Zelensky Urges US Lawmakers to Ban Russian Oil, Provide Fighter Jets

Zelensky Urges US Lawmakers to Ban Russian Oil, Provide Fighter Jets
Ukrainian President Volodymyr Zelensky speaks at a news briefing in Kyiv, Ukraine, on Feb. 24, 2022. (Ukrainian Presidential Press Service/Handout via Reuters)
Zachary Stieber

Ukrainian President Volodymyr Zelensky on March 5 urged U.S. lawmakers to step up support for his country by banning oil from Russia, helping secure fighter jets for the Ukrainian military, and imposing additional sanctions on Russian officials.

Zelensky held a virtual meeting with a bipartisan, bicameral group that was said to have numbered over 280 members of Congress.

Banning Russian oil and gas imports would be "even more powerful than SWIFT," Zelensky told members, Sen. Dan Sullivan (R-Alaska), a colonel in the U.S. Marine Corps Reserve, said on social media.

SWIFT is a banking system from which European Union countries have agreed to exclude Russian banks.

Zelensky also asked for anti-tank weapons and other military aid, as well as assistance in getting fighter jets from nearby countries transferred to Ukraine, so Ukrainian pilots can use them to battle Russian fighters in the sky, according to members on the call.

“His main ask was for the U.S. to allow Poland and Romania to transfer Soviet-era jets to Ukraine, and for the U.S. to compensate by giving more advanced planes to those two NATO allies,” Rep. Brad Sherman (D-Calif.) wrote on social media.

The plan, an adjustment from repeated calls for the United States or other NATO members to impose a no-fly zone over Ukraine, drew support as it was seen as a less confrontational move. Officials have warned that a no-fly zone would mean U.S. planes engaging directly with Russian ones, and Russian President Vladimir Putin said earlier on March 5 that any outside countries that impose such a zone would be considered by Russia as a participant in the conflict.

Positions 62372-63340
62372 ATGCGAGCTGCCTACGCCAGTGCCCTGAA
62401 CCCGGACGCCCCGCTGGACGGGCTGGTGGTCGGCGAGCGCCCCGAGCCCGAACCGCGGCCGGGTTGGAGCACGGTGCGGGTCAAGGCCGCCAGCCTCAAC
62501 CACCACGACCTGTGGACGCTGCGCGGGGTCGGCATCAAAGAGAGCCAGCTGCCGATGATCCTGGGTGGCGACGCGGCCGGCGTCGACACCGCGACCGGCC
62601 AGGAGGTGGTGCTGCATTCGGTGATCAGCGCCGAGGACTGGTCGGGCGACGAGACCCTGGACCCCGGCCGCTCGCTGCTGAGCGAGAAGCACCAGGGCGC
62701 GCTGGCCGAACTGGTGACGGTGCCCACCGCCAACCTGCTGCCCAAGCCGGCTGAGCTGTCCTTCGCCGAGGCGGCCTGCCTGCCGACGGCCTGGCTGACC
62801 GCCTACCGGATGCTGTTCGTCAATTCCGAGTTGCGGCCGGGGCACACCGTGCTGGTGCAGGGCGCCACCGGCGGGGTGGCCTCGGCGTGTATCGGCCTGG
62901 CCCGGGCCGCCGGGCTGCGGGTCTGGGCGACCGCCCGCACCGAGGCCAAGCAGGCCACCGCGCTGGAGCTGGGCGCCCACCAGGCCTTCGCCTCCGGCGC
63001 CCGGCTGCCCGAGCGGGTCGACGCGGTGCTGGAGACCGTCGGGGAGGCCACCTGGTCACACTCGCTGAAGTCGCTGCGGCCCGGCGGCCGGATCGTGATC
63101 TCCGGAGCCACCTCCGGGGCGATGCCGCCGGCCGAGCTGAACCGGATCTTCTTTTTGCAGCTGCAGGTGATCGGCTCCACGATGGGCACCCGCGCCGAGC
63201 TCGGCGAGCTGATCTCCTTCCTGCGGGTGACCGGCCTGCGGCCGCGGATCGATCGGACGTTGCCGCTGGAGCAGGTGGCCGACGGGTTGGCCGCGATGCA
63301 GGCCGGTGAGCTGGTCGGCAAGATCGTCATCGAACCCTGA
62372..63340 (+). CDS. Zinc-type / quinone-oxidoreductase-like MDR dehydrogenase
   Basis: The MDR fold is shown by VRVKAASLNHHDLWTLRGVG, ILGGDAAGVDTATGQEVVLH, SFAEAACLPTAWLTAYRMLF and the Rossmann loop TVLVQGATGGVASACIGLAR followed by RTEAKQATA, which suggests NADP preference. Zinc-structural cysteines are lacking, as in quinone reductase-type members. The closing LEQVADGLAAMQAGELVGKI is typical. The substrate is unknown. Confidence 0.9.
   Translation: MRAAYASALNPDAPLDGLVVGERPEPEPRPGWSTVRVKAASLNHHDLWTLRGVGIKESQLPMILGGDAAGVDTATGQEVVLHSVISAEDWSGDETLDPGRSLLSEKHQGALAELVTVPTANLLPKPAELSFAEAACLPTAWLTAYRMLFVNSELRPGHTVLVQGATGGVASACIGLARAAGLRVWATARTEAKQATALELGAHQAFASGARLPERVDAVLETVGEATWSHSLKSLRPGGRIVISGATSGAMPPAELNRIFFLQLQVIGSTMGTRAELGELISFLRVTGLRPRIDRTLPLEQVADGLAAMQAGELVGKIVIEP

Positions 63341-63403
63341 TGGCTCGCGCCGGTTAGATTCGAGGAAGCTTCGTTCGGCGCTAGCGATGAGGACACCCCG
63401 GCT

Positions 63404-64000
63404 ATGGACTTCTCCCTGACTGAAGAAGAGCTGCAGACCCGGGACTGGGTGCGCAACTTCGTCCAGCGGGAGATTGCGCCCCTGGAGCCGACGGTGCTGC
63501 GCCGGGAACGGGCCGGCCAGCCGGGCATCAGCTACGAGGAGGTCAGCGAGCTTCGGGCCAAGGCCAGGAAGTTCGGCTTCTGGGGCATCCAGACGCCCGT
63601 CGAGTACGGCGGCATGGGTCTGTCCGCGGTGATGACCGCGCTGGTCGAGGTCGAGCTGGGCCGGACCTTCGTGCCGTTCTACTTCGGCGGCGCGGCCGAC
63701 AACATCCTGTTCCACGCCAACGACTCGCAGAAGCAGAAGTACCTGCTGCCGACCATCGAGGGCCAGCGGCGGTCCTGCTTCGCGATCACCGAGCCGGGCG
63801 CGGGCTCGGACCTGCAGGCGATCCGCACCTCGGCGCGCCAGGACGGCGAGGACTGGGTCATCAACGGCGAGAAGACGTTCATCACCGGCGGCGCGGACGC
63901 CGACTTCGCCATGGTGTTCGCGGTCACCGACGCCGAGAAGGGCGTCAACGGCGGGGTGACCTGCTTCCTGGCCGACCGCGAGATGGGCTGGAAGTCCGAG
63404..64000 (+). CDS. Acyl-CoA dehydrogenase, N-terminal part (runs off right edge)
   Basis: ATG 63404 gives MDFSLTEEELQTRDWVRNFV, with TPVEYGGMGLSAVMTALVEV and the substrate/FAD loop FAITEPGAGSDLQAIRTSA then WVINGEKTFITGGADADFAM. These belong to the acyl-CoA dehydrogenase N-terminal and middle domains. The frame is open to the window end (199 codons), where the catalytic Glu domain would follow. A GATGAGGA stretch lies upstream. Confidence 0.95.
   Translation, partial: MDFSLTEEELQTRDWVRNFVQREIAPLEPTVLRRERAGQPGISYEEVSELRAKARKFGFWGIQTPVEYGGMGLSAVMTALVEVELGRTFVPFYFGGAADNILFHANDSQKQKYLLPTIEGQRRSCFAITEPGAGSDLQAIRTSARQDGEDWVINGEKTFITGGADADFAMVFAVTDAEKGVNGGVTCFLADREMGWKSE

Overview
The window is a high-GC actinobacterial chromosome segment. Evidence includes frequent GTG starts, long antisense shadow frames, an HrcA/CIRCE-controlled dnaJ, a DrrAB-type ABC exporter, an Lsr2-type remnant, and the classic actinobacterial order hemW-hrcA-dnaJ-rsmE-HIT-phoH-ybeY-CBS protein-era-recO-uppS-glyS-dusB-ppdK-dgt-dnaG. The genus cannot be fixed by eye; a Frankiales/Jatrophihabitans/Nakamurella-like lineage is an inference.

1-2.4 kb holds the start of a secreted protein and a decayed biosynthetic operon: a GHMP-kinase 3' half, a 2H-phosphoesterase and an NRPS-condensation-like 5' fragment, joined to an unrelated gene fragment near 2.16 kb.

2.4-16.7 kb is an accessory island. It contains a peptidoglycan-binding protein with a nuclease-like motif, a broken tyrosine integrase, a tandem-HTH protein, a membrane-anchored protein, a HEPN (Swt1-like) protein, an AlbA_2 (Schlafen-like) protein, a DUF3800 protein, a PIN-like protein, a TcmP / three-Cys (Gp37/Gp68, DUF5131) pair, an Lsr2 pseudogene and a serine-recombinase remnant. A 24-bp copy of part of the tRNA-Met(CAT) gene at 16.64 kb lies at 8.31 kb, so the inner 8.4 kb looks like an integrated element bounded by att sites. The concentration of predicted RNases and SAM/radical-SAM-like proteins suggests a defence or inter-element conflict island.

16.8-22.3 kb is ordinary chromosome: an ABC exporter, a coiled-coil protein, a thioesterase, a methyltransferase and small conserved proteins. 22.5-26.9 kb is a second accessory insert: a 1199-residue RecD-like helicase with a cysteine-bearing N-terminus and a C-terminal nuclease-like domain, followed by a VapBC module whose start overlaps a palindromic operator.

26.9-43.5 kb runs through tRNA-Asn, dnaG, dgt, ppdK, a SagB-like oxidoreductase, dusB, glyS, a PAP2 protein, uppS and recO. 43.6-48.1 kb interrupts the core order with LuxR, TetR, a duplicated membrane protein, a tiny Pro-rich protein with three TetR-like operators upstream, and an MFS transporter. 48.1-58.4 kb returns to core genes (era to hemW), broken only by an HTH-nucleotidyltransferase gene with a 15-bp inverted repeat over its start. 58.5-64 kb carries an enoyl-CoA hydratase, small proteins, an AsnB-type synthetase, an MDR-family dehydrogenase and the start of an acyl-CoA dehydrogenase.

"There is widespread agreement that providing direct air support puts us at war with Russia, but we can provide aircraft as Zelensky has asked," Rep. Chrissy Houlahan (D-Pa.), a former U.S. Air Force officer, wrote on Twitter.

Zelensky was said to have outlined how many of Ukraine's aircraft had been destroyed before requesting aircraft.

"'We need planes,'" Rep. Brian Mast (R-Fla.), a military veteran, recounted Zelensky saying. The Ukrainian president was also reported to have said that "we are all one big army now" that "the Ukrainian people are the embodiment of unity for democracy for the whole world now," and "Please help us and please don’t allow our brave and strong people, many times smaller than Russia, to be exterminated.”

NATO should “immediately facilitate the transfer of fighter aircraft from Poland, Romania, and Slovakia to Ukraine," Sen. Chris Van Hollen (D-Md.) said after the meeting.

The meeting may spur action from Congress. Some members said they support quickly approving $10 billion in additional aid for Ukraine, and passing a bill to cut off Russian oil purchases.